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Last updateFri, 27 Nov 2020 2pm
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Photo summit Oberstdorf 2020: ILFORD sets world record in adverse weather conditions

Canon and Ilford create the longest digitally printed photo
Ilford sets a world record - in adverse weather conditions with rain, snow and temperatures around 0 degrees Celsius.

"The longest digitally printed photo was taken on 26 September 2020 by Canon, Oberstdorf Tourism, Oberstdorfer Fotogipfel and Ilford in Oberstdorf, Germany," says Tom Albrecht of Guinness World Records.
Jochen Kohl of K2 and responsible for the technical implementation of the world record: "To defy this weather, the choice of paper played a decisive role. Ilford made the right choice of material in advance: "ILFOJET Synthetic Paper". This paper is characterised by a low paper thickness, an important prerequisite for making the way over a length of almost 110 metres from the roll into the Canon Pro-6100. Its special coating, in combination with Canon inks, resisted the adverse weather and difficult printing conditions. It is also extremely robust, so you could bend and pull it without any problems. Many viewers of the live stream were amazed at how hard-wearing the photo-realistic material is. Rain showers and gusts of wind at the top of the ski jump put the material under extreme strain".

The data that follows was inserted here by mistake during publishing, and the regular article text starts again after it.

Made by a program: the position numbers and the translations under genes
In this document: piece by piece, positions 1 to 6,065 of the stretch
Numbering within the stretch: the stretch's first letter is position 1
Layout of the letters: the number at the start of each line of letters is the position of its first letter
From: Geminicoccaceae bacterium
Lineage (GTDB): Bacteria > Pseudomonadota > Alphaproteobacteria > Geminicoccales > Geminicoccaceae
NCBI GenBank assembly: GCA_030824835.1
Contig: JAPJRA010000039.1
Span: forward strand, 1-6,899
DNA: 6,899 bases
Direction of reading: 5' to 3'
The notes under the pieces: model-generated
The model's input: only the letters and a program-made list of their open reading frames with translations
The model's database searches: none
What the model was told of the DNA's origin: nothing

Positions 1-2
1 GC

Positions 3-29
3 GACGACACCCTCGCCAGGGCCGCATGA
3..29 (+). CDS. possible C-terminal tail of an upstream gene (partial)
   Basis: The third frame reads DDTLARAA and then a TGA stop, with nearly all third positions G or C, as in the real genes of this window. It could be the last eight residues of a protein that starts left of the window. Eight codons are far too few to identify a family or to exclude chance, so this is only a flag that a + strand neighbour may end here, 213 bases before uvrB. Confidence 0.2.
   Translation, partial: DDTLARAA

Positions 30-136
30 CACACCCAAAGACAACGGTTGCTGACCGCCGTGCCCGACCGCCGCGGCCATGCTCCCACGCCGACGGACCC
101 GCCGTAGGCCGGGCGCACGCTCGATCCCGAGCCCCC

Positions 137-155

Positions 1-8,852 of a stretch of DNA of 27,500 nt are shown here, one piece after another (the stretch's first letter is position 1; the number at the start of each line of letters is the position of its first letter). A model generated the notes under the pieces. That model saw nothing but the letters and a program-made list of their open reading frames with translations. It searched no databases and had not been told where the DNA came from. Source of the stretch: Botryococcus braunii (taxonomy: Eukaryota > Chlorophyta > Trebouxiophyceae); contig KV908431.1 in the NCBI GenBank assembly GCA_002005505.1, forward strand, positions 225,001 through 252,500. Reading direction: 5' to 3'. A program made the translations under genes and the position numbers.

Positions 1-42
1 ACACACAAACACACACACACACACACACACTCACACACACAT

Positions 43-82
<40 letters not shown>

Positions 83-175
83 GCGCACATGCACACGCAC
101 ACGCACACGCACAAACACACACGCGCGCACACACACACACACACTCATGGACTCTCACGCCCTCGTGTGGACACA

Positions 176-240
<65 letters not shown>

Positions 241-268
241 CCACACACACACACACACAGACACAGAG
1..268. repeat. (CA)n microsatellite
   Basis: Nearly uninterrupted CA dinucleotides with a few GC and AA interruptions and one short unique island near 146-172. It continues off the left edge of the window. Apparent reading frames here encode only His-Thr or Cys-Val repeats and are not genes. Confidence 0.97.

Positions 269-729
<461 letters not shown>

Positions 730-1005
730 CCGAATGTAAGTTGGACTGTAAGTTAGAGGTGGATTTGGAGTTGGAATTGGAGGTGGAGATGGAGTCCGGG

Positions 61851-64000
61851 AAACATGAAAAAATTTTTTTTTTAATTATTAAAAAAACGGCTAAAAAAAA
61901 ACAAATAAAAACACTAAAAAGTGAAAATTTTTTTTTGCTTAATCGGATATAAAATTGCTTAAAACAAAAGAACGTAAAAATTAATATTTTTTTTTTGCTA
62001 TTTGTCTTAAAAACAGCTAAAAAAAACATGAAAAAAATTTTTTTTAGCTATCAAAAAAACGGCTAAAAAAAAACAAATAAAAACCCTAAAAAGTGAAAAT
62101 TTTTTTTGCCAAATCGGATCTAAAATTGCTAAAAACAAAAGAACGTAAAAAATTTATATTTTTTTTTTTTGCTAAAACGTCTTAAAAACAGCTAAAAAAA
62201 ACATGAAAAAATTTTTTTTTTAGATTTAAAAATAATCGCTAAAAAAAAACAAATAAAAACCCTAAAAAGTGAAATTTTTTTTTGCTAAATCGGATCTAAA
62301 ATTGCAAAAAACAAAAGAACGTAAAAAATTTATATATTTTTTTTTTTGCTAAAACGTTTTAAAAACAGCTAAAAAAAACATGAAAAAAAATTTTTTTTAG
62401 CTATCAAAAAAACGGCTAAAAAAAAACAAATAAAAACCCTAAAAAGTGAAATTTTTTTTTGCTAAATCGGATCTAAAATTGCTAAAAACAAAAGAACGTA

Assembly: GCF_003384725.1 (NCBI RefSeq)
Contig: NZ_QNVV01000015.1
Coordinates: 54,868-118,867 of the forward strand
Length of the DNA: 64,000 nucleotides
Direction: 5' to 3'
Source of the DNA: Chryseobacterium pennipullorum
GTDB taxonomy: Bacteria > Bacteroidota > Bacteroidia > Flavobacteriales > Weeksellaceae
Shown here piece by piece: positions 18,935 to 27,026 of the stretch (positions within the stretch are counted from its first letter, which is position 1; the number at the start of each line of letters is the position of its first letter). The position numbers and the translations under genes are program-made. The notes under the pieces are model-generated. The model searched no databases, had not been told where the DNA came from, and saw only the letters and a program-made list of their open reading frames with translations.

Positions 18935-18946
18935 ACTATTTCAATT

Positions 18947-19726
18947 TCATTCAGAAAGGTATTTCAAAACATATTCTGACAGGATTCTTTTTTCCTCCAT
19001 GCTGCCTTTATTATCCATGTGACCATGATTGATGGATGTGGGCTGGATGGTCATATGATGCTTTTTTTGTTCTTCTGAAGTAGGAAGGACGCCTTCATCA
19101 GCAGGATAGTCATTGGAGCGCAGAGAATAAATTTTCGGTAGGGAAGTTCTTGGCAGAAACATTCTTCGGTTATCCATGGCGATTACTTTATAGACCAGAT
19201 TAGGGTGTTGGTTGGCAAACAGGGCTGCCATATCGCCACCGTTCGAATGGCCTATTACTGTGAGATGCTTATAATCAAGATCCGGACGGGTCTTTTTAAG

Uwe Janke, Sales Manager Germany at Ilford: "In this world record, the team around Jochen Kohl reached their physical limits through almost 18 hours of continuous use in rain and snow. In the last third, they were actively supported by the building services of the Oberstdorf Haus. Countless steps had to be run up and down. Jochen Kohl used all his strength to pull the expression "stuck on the ski jump table by the rain" down the 110 metres.
Background information: Perfect teamwork of Canon, Fotogipfel Oberstdorf, K2-Studio and Ilford After calculating the maximum roll length of the Canon "imagePROGRAF PRO-6100" several rolls of "ILFOJET Synthetic Paper" with a special length were produced. Jochen Kohl from K2- Studio carried out two test runs in advance at Ilford. Then it was off to the ski jump in Oberstdorf, with a stopover at Thomas Weißmann von Holz-Weissmann, a specialist in the construction of freight and sea crates. In just a few hours he built a sturdy wooden crate for helicopter transport, which was the only way to transport the printer up the ski jump. Once at the top, the box was opened, the printer was filled with ink, the special roll was inserted and the printer was protected from rain and snow with a tarpaulin. Because of the protection, the printer was not visible during the 16 hours in which it continuously printed the 109.04 metre long synthetic paper from Ilford.
www.ilford.com

 

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